The falafel were probably the best I’ve had in this country and a minor miracle in themselves. You got four for three pounds fifty and the texture of them was spectacular – no stodge, just a deceptively light inside and an almost perfect thin, crunchy exterior. They made me angry at all the crimes against falafel committed by every supermarket’s sandwich aisle. Studded with sesame seeds, they were stunning dipped in the tahini sauce they came with, a silky, intense distillation of everything good about houmous with none of the accompanying clag. I also quite liked the salty, sharp pickled vegetables which came with them (purple, no less) but they were definitely a good thing you could have too much of.
BakeryFalafel

I wanted to try something from the bakery section too, and I was tempted by many of the small Lebanese pizzas. I ended up going for kallaj bil jiben and it too was a thing of wonder – a thin, translucent disc of Lebanese bread, the texture almost like a crepe, the inside smeared with spice and stuffed with halloumi, cut into quarters. Beautifully light, salty yet subtle, and stonking value at just over three pounds. When I’d arrived at about seven o’clock on a weekday night, the restaurant was already half full. By the time our mains courses arrived there wasn’t an empty table in there, with a steady stream of people turning up for takeway. I could well understand why, based on what I’d already eaten.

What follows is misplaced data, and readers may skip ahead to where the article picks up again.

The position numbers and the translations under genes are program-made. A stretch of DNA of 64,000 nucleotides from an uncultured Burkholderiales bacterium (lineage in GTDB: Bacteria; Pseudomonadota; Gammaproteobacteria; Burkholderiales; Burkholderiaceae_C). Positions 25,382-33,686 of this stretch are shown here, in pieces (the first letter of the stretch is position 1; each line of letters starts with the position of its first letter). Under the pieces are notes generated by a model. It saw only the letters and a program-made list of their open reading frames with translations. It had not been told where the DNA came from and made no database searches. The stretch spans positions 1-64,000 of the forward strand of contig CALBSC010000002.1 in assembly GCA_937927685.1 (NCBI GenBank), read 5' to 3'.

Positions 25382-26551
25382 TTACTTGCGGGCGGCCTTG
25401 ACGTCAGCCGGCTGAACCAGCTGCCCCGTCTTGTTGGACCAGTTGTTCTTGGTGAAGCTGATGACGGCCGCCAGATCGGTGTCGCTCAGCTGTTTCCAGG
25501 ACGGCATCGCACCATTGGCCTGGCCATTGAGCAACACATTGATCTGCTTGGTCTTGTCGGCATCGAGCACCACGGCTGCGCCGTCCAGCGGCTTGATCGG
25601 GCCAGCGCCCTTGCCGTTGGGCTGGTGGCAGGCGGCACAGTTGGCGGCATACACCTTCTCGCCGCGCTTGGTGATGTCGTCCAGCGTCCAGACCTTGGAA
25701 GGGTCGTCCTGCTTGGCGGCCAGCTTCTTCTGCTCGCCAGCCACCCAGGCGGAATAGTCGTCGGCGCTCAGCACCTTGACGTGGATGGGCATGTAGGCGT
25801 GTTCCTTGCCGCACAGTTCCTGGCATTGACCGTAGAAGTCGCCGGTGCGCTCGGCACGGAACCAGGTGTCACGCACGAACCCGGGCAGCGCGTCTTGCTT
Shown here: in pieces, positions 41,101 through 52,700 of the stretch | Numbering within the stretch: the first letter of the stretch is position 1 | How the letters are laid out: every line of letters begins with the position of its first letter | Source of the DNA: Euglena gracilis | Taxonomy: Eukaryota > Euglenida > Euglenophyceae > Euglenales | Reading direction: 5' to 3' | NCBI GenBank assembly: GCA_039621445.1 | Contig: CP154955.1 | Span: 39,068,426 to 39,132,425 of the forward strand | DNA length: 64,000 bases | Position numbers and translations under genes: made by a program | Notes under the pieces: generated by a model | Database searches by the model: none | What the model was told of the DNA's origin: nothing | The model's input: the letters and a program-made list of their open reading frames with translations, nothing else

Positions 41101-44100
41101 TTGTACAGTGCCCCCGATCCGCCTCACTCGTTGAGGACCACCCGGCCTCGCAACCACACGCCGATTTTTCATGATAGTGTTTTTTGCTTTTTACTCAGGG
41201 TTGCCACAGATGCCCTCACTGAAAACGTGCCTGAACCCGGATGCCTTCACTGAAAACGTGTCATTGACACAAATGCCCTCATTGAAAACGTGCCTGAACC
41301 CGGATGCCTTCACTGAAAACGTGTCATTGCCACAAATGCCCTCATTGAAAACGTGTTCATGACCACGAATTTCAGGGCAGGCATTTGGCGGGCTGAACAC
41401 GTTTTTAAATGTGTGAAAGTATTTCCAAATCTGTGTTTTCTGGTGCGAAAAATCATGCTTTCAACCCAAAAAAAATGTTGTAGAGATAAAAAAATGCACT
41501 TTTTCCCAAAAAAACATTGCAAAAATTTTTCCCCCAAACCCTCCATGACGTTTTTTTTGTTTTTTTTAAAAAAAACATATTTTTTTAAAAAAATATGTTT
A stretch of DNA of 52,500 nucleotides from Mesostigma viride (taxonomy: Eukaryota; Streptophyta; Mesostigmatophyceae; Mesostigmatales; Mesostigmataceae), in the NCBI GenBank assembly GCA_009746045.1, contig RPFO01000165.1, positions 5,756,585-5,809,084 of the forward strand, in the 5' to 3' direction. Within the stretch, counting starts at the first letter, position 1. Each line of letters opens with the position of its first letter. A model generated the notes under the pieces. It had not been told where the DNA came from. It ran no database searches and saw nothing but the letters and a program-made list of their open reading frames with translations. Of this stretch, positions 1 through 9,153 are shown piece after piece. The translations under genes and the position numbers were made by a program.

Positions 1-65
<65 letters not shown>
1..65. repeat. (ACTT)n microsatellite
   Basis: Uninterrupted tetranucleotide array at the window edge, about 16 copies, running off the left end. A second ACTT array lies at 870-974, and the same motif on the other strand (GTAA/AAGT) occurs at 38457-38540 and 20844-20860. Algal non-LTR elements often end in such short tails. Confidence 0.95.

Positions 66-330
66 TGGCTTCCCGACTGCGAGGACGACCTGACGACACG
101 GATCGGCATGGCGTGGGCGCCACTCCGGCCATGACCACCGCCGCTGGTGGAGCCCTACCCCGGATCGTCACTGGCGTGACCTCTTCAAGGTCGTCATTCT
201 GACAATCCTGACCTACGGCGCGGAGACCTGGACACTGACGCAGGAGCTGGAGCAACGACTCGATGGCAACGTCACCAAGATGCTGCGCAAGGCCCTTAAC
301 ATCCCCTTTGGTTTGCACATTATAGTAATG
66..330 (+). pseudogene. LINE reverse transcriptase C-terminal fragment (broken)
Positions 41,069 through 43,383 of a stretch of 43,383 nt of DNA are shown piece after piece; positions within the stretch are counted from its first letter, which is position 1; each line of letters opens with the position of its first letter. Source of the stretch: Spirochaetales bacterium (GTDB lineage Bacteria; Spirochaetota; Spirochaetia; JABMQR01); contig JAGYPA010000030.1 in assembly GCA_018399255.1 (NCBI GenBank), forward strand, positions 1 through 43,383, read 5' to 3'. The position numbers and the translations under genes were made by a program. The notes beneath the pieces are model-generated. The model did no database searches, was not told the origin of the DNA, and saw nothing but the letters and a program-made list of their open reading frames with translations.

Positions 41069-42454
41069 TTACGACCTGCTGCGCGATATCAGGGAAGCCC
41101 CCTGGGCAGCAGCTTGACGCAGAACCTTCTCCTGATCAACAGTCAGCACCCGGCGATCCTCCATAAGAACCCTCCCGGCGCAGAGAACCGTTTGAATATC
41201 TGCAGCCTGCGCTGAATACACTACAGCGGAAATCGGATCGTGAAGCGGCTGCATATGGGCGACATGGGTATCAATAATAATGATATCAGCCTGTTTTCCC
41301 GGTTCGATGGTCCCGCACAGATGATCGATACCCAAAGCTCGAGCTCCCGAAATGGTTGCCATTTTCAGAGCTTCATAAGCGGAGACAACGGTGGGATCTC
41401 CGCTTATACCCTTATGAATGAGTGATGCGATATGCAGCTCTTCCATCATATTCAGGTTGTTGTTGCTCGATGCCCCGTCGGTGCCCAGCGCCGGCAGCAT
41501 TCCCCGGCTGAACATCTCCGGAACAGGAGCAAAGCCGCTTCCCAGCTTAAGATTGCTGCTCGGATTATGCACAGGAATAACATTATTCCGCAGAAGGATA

BakeryBread

The mains were equally keenly priced, with very few of them costing much more than ten pounds. This is where I’d like to tell you how delicious the farouj massahab, the boneless chargrilled baby chicken is – sadly, I can’t, because they brought me the farrouj meshwi (the same thing, but with bones in) instead. I asked if there had been some mistake and almost immediately they offered to redo it or leave it with me and take it off the bill. No complaints, no grumbling, no making me feel like I was being awkward – just an apology and quick action. Figurative hats off.

In the interests of eating at the same time as my companion, I went for the latter option and it was so delicious that I felt guilty about not paying for the dish. Granted, it was a faff – the plate was nowhere near big enough to strip the chicken off the part-jointed carcass tidily – but the chicken made up for that. Everything was how you’d want it: the skin moreish with crackle and char, the meat underneath tender and tasty. Every turn of a joint found an undiscovered shard of crispy skin or a beautiful seam of unmined chicken, and every turn brought another smile.

BakeryWholeChick

The accompaniments I could have taken or left – the rice was an anonymous yellow basmati with what looked like bits of frozen vegetables, the coleslaw could have been from anywhere, those strange purple pickles again – but complaining about that would be like going to see Mission Impossible: Rogue Nation and criticising some of the extras in the crowd scenes. The chicken was the star, and I knew it.